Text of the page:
The Socio-Economic Rights and Accountability Project (SERAP) has called on President Muhammadu Buhari to investigate the alleged sponsored and coordinated attacks against Amnesty International Office in Nigeria.
It would be recalled that a group of protesters had on Monday barricaded the Abuja office of Amnesty International and asked the international organisation to quit Nigeria within 24 hours.
According to a statement released on Tuesday which was signed by SERAP Deputy Director, Timothy Adewale, the organization called on presidency to act swiftly to end the increasing and apparently sponsored attacks, intimidation, harassment and threats against Amnesty International Office in Nigeria and its staff.
SERAP in the statement noted that any failure to hold to account those who may be responsible will invariably increase the vulnerability of civil society in the country, and strengthen the perception that attacks against NGOs and human rights workers can happen with impunity.
The statement read in part: “If the Buhari government does not take all necessary measures to immediately end the mob attack on Amnesty International or any other civil society group for that matter, SERAP will be compelled to take appropriate legal action nationally and internationally including approaching the UN Special Rapporteur on the situation of human rights defenders for a remedy.”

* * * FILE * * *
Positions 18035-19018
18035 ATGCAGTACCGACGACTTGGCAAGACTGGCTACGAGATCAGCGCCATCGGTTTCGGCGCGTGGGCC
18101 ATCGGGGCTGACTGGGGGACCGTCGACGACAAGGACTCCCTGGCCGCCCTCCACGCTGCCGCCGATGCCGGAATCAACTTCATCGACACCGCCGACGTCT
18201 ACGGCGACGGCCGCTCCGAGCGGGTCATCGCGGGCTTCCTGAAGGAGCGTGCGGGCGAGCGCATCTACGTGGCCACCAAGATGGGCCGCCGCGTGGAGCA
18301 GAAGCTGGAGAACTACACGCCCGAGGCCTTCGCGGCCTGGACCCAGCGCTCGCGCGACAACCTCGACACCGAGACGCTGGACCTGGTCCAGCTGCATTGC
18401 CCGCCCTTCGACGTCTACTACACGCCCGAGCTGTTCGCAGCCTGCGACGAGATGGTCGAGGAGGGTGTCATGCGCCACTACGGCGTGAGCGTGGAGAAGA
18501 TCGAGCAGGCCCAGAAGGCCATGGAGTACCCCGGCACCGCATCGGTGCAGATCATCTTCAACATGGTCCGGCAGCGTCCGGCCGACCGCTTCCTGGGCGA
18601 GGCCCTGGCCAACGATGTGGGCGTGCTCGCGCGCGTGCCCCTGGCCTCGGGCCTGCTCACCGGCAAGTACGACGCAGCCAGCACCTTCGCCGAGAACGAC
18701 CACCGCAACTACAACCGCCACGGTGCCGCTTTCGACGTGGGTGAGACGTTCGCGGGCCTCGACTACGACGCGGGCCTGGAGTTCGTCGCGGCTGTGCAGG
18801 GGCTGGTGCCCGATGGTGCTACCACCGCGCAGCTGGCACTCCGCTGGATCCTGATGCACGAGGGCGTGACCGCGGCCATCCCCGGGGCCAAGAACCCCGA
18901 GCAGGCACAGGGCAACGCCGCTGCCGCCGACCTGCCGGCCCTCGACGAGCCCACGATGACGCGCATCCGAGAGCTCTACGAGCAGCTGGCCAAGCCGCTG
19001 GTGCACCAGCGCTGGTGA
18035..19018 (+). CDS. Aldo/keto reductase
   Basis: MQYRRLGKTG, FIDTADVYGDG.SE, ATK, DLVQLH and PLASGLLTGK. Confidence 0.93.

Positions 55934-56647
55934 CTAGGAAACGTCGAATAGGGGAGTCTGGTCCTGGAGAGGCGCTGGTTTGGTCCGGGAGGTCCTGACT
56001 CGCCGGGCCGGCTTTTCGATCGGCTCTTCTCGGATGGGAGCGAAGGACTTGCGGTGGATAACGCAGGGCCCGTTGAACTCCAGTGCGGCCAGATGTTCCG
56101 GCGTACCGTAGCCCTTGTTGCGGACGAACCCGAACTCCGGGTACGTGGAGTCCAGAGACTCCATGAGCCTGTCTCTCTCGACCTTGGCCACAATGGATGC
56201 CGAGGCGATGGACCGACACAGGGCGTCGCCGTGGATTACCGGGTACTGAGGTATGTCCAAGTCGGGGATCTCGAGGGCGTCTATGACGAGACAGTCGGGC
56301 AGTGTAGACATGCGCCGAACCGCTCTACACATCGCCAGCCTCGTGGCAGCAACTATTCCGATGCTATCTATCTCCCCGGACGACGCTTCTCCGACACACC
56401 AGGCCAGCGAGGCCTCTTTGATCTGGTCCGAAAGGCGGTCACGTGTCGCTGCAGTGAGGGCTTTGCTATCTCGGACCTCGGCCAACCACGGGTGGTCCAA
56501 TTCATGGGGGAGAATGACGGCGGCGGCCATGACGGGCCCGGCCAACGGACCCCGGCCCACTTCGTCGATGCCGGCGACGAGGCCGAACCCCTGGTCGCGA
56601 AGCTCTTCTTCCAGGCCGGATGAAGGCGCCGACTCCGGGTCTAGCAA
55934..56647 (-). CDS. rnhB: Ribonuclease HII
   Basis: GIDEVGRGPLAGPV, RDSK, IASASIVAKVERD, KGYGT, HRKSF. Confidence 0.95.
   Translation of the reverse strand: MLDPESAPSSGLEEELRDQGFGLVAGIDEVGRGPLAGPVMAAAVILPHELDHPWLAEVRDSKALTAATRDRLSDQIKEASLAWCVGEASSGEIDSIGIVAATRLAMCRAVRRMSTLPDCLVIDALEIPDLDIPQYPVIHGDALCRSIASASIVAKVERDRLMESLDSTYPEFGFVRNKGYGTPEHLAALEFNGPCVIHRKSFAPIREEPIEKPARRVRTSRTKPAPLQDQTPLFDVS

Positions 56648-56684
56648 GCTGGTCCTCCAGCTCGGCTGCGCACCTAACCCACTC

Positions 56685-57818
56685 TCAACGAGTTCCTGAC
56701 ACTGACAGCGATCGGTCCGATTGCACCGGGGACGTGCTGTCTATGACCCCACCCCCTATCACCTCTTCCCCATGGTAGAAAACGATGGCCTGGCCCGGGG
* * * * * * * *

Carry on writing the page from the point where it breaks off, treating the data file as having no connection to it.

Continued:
The group stated further that they would continue to work to challenge any attempt to restrict, silence or eliminate the voices of credible civil society in the country.
The also urge the presidency to speak out strongly against intimidation and harassment of Amnesty International Office in Nigeria and its staff.
According to the release, investigating the attacks against AI, naming and shaming the sponsors and bringing them to justice will send a powerful message of protection and support to civil society groups who stand up to speak truth to power.
“Any attack on Amnesty International Office in Nigeria or harassment and intimidation of its staff members is an assault on the entire human rights community in the country. Sponsoring protests against NGOs that have shown astonishing courage in their human rights work hurt those most in need, undermine access of Nigerian victims of human rights violations and abuses to justice, and contribute to a culture of impunity of perpetrators.”
SERAP explained that the government has an obligation to support and protect civil society groups and human rights defenders against violence and sponsored attacks.
Nigeria is a democratic society and the government can’t just sit back and watch reprisals, threats and increasing hostility to Amnesty International in particular and the NGO community in general.
“Under the Constitution of Nigeria 1999 (as amended) and international human rights law, everyone whose rights are violated is entitled to a right to an effective remedy. Exposing human rights violations and seeking redress for them is largely dependent on the degree of security enjoyed by civil society groups and human rights defenders. Protecting NGOs against sponsored attacks and ending impunity for such attacks is therefore a critical element in the promotion and protection of human rights in this country.”
“While some may not like to hear some of the things Amnesty International has said, this in no way justifies this kind of mob attack on its office and staff members. The authorities should show commitment to protecting the right to freedom of expression and guarantee conditions for civil society to flourish.”
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